The recent change in weather has made me think of sunscreen. I know, weíre supposed to wear it every day -- rain or shine, hot or cold. We can still get sunburned in the middle of winter or on a dreary day. For me, honestly, thatís when Iím more likely to get one.
Iím not one for heat, so I spend more of my time outside on cooler days. For the rest of you normal folk out there, though, this time of year is probably when you try to remember to slather some of the good stuff on exposed skin before heading out the door.
If youíre like me, most days you only wear the SPF in your moisturizer and/or makeup. However, we know this isnít nearly enough. In fact, in order for the SPF in most moisturizers or facial cosmetics to work, you actually have to use much more than you do on a daily basis. But what are the actual current recommendations?
The American Academy of Dermatology (AAD) recommends SPF of at least 30, which is water resistant and protects against both UVA (aging rays) and UVB (burning rays). Next, it should be applied at least 15 minutes before going outside and at least every two hours while outside. The biggest problem for me, and probably for others, is the correct amount we should use.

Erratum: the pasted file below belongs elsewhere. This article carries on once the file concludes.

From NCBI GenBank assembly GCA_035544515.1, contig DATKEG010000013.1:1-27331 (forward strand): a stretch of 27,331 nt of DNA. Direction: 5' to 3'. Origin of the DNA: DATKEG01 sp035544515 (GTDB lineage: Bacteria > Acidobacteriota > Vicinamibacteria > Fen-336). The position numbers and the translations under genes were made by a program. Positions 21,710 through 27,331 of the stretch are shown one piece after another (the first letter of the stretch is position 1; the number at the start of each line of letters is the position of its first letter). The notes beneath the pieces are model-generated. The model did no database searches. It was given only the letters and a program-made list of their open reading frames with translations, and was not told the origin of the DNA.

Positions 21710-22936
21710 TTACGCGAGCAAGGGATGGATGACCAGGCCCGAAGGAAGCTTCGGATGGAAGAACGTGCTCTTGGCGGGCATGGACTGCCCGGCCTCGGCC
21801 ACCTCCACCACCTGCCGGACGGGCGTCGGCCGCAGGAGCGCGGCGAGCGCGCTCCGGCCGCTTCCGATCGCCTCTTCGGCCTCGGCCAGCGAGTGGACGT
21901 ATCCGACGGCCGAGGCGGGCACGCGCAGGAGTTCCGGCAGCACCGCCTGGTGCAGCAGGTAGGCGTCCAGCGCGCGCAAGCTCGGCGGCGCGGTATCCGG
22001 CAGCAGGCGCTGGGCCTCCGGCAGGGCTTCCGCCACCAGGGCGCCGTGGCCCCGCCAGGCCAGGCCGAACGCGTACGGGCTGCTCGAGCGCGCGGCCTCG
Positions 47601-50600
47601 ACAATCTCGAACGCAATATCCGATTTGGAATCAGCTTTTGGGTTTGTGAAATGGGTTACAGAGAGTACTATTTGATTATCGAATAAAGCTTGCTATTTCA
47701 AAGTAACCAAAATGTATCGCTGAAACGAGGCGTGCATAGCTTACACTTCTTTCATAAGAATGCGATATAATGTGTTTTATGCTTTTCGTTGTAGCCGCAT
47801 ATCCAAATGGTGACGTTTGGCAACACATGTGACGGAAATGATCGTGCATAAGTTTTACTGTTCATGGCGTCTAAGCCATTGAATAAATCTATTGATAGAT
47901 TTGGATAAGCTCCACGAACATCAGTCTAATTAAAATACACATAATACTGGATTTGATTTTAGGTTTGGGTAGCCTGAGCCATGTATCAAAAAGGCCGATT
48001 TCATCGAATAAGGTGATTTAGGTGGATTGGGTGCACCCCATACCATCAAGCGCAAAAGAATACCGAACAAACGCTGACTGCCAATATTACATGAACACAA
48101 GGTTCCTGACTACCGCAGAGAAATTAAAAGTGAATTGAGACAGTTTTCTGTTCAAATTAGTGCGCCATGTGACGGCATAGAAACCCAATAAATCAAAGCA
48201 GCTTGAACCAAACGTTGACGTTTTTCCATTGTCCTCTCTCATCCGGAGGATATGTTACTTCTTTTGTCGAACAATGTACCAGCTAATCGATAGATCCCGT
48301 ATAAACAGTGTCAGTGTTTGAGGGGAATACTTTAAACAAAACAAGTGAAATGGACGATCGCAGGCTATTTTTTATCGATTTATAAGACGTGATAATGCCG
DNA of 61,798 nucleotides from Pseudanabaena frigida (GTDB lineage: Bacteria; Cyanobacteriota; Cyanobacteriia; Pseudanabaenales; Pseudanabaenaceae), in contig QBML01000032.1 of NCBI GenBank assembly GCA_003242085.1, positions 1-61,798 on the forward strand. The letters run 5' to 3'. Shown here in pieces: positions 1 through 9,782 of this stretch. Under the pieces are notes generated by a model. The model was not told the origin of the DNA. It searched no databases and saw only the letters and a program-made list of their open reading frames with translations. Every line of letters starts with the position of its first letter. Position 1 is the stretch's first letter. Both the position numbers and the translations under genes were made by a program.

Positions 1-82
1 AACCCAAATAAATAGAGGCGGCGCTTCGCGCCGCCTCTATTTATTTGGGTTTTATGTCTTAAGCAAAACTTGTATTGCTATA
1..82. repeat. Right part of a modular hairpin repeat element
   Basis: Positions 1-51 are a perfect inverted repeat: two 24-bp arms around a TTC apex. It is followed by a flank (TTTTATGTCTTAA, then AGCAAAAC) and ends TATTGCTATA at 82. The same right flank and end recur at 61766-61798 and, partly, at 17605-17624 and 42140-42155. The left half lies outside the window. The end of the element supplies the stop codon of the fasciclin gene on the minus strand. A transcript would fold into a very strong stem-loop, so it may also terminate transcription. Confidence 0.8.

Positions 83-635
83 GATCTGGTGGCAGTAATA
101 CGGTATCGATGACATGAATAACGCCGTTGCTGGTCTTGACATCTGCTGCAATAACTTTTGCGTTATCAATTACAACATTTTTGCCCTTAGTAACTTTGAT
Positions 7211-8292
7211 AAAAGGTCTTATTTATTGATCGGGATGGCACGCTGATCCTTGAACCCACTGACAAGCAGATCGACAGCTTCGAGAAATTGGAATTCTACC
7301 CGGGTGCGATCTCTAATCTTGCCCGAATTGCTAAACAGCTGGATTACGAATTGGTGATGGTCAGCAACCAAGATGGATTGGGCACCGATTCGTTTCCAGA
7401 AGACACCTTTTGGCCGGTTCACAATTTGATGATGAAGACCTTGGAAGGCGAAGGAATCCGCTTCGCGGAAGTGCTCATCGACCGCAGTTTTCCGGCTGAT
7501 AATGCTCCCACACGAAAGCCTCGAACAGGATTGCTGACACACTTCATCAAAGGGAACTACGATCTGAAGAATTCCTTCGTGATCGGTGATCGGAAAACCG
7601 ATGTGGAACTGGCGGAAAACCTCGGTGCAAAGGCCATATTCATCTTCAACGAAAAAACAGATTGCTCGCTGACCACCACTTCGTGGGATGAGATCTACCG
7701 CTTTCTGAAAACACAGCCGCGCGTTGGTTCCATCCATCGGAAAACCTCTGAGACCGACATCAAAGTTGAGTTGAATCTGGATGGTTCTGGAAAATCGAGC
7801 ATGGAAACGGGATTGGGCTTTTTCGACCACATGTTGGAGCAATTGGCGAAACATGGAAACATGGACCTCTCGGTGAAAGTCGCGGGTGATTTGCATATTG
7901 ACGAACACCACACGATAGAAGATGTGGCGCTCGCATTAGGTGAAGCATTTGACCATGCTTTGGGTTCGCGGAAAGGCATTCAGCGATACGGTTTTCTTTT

While we know to cover all exposed skin with a layer of sunscreen, how much do we use? For starters, fill a shot glass with sunscreen -- thatís how much (at a minimum) you should be using when wearing shorts, a t-shirt, and heading outdoors.
While both UVA and UVB rays can cause cancer due to the damage to the skin over time, UVA rays are considered the cancer-causing rays. UVA rays age the skin by penetrating the dermal layer and suppress the immune system -- yes, your immune system! UVB rays cause sunburns, thereby damaging the superficial layer of skin. They can cause permanent damage as well, though are less likely to cause skin cancer.1
What does this all mean for us oncology nurses? Live what we preach: Practice proper sun protection and help instruct our patients properly as well. Help our patients and their families prevent yet another type of cancer. And donít forget about the lips -- yep, they need protection, too!
- coola's sun science lesson